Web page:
Your question rightly acknowledges that throwing away cases can lose useful information and power. It doesn't, however, acknowledge the danger in using regression as the alternative: what if your regression model is incorrect?
Are you sure that the log-odds of outcome are linearly related to treatment and to the covariate values as they are entered into your logistic regression model? Might some continuous predictors like age need to modeled with logs/polynomials/splines instead of just with linear terms? Might the effects of treatment depend on some of those covariate values? Even if you account for that last possibility with treatment-covariate interaction terms, how do you know that you accounted for it properly with the linear interaction terms you included?
A perfectly matched set of treatment and control cases would get around those potential problems with regression.* That leads to the next practical problem: exact matching is seldom possible, so you have to use some approximation. There are several approaches to inexact matching; see this page for some discussion. Matching based on propensity scores, the probability of being in a treatment group give the covariate values for a case, is one frequently used method.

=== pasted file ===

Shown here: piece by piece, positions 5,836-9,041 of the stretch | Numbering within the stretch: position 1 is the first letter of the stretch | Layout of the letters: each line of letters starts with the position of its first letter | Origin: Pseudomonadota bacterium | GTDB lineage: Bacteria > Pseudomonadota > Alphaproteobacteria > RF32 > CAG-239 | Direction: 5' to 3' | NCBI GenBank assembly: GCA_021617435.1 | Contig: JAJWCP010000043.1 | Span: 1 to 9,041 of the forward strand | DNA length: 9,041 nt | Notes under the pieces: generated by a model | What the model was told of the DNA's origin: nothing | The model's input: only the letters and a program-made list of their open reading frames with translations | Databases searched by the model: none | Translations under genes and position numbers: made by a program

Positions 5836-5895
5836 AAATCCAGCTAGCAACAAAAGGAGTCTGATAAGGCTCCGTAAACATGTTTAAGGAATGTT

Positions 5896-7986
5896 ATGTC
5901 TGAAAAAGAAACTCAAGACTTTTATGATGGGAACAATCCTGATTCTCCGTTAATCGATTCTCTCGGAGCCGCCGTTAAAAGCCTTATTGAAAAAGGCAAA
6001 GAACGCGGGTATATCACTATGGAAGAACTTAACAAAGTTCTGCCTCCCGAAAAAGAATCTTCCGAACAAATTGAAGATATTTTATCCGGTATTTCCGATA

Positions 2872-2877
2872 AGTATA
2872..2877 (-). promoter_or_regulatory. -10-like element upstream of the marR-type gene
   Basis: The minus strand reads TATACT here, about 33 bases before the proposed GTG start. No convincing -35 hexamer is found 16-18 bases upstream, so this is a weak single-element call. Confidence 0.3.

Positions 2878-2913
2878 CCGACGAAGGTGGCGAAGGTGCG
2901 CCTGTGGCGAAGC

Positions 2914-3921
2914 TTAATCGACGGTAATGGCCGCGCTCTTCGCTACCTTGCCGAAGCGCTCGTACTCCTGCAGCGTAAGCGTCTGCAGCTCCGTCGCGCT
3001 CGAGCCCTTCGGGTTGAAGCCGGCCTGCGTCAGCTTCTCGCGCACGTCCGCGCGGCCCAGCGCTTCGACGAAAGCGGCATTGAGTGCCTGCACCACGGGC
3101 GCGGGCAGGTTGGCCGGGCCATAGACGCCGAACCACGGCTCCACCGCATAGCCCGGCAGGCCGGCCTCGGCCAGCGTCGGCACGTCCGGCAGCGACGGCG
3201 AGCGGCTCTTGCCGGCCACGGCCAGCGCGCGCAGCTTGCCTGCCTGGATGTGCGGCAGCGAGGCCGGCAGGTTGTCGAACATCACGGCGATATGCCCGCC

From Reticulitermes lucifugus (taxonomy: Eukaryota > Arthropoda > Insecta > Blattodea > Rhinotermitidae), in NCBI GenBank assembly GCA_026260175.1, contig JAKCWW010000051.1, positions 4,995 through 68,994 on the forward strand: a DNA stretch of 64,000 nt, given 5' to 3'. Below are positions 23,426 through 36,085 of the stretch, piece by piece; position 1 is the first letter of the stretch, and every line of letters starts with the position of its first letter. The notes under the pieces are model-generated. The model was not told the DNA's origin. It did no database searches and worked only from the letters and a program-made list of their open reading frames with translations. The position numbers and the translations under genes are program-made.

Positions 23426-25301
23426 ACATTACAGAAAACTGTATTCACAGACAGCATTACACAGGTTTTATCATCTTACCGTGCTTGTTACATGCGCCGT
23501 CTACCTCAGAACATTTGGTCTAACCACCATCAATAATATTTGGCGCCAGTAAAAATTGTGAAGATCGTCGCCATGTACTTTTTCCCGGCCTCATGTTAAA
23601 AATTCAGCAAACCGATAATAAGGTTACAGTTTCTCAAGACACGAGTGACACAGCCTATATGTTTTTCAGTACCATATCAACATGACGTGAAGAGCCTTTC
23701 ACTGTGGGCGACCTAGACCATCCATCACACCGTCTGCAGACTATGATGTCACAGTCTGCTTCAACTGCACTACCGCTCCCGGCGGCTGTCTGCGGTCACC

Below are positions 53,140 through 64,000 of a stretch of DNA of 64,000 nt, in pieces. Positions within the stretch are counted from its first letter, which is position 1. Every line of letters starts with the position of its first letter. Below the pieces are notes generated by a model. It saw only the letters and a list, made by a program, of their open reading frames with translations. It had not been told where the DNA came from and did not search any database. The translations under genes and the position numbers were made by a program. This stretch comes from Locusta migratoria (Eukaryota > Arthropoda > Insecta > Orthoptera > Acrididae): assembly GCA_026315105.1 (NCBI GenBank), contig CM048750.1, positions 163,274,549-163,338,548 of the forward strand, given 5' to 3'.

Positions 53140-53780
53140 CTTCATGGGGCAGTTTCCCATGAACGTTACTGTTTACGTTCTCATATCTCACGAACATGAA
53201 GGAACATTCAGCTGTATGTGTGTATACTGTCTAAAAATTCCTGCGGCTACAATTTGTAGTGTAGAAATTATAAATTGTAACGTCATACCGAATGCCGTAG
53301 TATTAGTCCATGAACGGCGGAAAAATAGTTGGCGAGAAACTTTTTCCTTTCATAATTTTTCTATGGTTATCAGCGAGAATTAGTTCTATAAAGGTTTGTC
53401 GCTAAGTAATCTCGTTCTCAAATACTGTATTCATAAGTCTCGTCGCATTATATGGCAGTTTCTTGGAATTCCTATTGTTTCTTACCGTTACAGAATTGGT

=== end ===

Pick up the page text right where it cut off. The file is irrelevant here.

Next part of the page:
You can also combine matching with regression. You could include covariates in a regression model of matched cases; some argue that you should do this in any event, as noted on this page. You can go even further to potentially include all cases: weighting cases according to their treatment/control propensity scores (inversely) in your regression model. This page nicely outlines matching versus weighting; this page goes into more details.
Both regression and matching have strengths and weaknesses. You need not think of them necessarily as alternatives; combining them intelligently can sometimes work better than either alone.
*Even a data set perfectly matched on the known covariates can't rule out the problem posed by unknown covariates that might affect outcome directly or change the effect of treatment on outcome. That's why randomized trials, which in principle average out those unknown effects, can be so important.